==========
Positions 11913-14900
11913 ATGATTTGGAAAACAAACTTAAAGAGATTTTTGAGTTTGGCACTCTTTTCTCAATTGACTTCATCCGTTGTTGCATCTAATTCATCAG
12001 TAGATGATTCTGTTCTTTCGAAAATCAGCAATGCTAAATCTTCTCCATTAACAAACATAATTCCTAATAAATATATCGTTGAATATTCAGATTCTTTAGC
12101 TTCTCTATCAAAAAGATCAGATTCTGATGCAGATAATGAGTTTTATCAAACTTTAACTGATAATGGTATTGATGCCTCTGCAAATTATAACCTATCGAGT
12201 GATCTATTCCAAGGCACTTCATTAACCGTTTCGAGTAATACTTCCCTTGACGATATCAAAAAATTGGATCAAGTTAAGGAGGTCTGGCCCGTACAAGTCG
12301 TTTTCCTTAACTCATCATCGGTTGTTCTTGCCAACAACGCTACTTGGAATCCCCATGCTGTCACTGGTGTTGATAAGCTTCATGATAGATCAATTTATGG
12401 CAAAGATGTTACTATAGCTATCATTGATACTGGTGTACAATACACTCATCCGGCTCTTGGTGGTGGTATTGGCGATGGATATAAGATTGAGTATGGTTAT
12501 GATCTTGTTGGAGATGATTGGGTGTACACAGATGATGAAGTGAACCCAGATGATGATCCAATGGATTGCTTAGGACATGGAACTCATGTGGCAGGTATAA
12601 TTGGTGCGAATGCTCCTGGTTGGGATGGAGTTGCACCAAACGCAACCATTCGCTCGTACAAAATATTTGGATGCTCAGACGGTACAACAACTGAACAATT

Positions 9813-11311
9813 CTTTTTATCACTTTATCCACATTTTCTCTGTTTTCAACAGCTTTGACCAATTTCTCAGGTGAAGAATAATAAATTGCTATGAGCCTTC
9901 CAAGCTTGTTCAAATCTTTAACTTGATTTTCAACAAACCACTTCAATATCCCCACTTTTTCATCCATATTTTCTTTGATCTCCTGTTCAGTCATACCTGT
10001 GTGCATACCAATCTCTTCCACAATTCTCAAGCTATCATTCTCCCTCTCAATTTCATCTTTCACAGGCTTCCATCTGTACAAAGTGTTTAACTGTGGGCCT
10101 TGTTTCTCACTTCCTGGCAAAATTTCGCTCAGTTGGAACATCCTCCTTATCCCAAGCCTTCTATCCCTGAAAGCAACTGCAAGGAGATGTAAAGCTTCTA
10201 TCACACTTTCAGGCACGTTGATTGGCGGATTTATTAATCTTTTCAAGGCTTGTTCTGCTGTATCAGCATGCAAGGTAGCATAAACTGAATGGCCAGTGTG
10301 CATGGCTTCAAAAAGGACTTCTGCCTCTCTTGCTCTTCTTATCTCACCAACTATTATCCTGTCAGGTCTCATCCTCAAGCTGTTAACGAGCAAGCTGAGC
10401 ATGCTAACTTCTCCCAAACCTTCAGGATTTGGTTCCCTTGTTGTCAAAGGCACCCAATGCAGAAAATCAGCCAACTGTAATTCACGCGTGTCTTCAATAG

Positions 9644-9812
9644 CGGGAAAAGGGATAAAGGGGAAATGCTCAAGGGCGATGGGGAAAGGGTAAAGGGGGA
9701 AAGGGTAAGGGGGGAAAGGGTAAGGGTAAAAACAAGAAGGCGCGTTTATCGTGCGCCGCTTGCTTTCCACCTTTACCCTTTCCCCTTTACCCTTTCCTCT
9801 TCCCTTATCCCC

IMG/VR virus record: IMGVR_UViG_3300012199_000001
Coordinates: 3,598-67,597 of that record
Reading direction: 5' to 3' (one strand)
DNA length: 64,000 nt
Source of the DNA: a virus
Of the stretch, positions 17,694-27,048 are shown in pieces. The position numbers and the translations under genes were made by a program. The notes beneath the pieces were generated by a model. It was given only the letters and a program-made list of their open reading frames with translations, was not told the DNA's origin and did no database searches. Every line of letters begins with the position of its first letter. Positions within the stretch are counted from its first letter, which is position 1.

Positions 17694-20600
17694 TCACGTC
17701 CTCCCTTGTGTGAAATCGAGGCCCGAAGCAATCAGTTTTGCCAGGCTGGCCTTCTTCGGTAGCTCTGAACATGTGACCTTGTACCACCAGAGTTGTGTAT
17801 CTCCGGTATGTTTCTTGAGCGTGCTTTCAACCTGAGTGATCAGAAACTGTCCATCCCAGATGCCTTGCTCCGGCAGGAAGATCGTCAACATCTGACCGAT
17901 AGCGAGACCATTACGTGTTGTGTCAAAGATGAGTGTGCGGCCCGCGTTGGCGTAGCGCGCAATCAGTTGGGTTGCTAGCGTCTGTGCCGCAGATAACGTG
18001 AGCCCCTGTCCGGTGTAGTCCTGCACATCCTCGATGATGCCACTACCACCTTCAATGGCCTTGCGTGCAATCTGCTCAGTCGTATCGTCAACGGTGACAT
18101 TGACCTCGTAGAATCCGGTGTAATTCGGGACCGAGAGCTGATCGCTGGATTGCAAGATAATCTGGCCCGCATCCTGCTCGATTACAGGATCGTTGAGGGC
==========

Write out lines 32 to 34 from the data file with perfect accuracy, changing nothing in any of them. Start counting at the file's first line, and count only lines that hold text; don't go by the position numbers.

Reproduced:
17901 AGCGAGACCATTACGTGTTGTGTCAAAGATGAGTGTGCGGCCCGCGTTGGCGTAGCGCGCAATCAGTTGGGTTGCTAGCGTCTGTGCCGCAGATAACGTG
18001 AGCCCCTGTCCGGTGTAGTCCTGCACATCCTCGATGATGCCACTACCACCTTCAATGGCCTTGCGTGCAATCTGCTCAGTCGTATCGTCAACGGTGACAT
18101 TGACCTCGTAGAATCCGGTGTAATTCGGGACCGAGAGCTGATCGCTGGATTGCAAGATAATCTGGCCCGCATCCTGCTCGATTACAGGATCGTTGAGGGC